Before we go doing something crazy that could injure our precious yolk, make sure the egg is free and loose. Everything cool? Well then, flip the first egg, and only the first egg. This is why you waited before putting the second egg in. The egg will be flipped for such a short time that you don’t want to get caught fooling around with egg number two while egg number one overcooks. After just a few seconds scoop the first egg out and flip it yolk-side-up onto your plate. Now repeat the process with egg number two.
Turn off the stove, step back, and take a look at the beauty you have wrought.
Some final comments
While I have tried to be specific, there are many aspects of timing and temperature that I just cannot be exact about. Everything from how you like your toast to the weight of your frying pan will affect your outcome. Only experimentation will lead to your oval nirvana. If they don’t come out just right the first time, relax. I bet it’s still way better than what you would get at Denny’s. The process is, as I mentioned above, a complex and delicate composition, and like all great works of art, each performance carries with it some risk.
Finally, I did not include the preparation of any beverages in this framework. I know there are those who are as passionate about their coffee as I am about my eggs, and I invite your input.
I hope this little how-to helps you. If we all band together, perhaps one day we can rid the world once and for all of the scourge of too-soon-flipped eggs. And remember as Valentines day hurtles toward us that the best way to start the day is to bring your sweetie breakfast in bed. A beautifully orchestrated, lovingly presented plate full of grub says “I love you” like nothing else. (Don’t forget to clean the kitchen.)
ARRRGH! I really wanted to see the video, but all I got was
The requested URL /video/smalleggs.wmv was not found on this server.
Additionally, a 404 Not Found error was encountered while trying to use an ErrorDocument to handle the request.
D’oh! I’ll fix that today.
Hm… the video is… GONE! I’m looking through my backups, but it was in a different place than the rest of my stuff. A safe place that hasn’t been touched for years that I seem to have completely forgotten to back up. I must have it somewhere, however.
great, you know one more thing that i like so much when i do sunny side up, is to put some pepper on it as you cook, hmmmmm, yummy!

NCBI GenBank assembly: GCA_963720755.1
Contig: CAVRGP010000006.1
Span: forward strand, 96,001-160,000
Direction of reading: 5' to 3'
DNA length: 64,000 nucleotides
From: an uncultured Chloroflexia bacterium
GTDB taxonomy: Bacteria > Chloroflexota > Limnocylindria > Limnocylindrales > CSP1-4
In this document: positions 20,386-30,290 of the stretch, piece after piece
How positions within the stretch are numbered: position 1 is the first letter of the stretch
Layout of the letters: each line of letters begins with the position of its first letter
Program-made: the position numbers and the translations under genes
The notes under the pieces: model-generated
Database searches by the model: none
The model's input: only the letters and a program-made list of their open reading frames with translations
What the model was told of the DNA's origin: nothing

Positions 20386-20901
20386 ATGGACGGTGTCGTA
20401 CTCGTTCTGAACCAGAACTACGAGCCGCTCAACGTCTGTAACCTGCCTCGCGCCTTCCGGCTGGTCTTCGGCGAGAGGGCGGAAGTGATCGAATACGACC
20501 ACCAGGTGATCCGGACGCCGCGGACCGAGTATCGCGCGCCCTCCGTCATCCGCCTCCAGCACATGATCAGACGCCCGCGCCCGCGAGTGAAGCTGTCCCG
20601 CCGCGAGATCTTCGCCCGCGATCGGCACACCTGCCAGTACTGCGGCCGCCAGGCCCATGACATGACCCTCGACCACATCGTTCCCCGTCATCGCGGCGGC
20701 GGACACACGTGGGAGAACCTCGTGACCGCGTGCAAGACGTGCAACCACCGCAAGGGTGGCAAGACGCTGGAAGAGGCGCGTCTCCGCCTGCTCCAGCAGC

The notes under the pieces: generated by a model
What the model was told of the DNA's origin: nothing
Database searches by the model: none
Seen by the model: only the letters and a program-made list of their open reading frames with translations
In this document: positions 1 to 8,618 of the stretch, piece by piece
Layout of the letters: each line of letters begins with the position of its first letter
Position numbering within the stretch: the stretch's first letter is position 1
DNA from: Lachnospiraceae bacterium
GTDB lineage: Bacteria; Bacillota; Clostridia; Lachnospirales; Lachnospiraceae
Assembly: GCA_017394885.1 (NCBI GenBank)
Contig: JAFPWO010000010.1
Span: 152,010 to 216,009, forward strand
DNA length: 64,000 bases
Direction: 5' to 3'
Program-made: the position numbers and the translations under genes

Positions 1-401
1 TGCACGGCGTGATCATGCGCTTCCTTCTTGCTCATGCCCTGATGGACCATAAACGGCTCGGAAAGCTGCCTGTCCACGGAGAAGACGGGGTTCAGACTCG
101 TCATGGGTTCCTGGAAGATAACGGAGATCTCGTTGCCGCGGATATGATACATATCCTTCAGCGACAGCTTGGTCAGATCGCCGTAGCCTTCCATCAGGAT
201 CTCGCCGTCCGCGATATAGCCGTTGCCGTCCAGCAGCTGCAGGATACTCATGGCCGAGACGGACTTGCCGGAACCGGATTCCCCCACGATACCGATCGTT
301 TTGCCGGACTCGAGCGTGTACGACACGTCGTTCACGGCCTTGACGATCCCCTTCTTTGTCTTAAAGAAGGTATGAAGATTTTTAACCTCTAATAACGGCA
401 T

Hey, angie, though you left you comment a million years ago in blog time, I have to admit that in my article I neglected seasoning. Last week I watched on TV as Bobby Flay lamented bland eggs the way I rail against over-easy eggs with a snot-like layer of uncooked white in the middle.
He may not be quite the authority on eggs that we are, but the man has a point. He probably stole it from you.
In my book, cooking in bacon grease gives the eggs what they’re begging for. Without the bacon boost, some salt is going to help. A crack of pepper can make things more interesting in either case.
The episode has been tweaked to reflect your valuable input.
I’m in China right now, and trying to get eggs cooked over-easy anywhere is impossible. Even though they have it on the menu, no one knows how to do it (it’ll either come out sunny-side or scrambled). I looked up this page to try and show them what over-easy it. Didn’t help.
I think the phrase should be “as American as over-easy eggs.” I’ve had apple pie elsewhere, but the greatest of all egg dishes is limited to our shores.
Have to say, I read this article, went into the kitchen and made over easy eggs perfectly, first try. My girlfriend was very happy for it as she’s currently sick, and enjoys over easy the best. “Dexter eggs”, she called them.
That was fun to read and informative. If I weren’t stuck here at work on this lovely (supposed) civic holiday, I’d cook me up a couple right now.
You screwed up right when you mentioned metal spatula ,thats exactly why they invented non stick pans and a REAL cook can flip and egg rather than use a spatula. But granted there IS a secret to getting it done just right and its all about the pan and the heat ,nothing more.
Well, my audience here isn’t really “people who know how to flip eggs without a spatula.” Those folks don’t need my help.
Although on further reflection, even people who do know this trick often end up with an inferior product. It’s about when you flip, not how – and unless you have a pan for each egg, you’ll be using a spatula anyway.
it seems that people who cook at home know the difference between over easy medium and hard, yet few cooks in diners do. one of my favorite places to eat has only one cook who knows what the difference is, although the servers do. (they adjust the order based on who is cooking so we the customers get what we want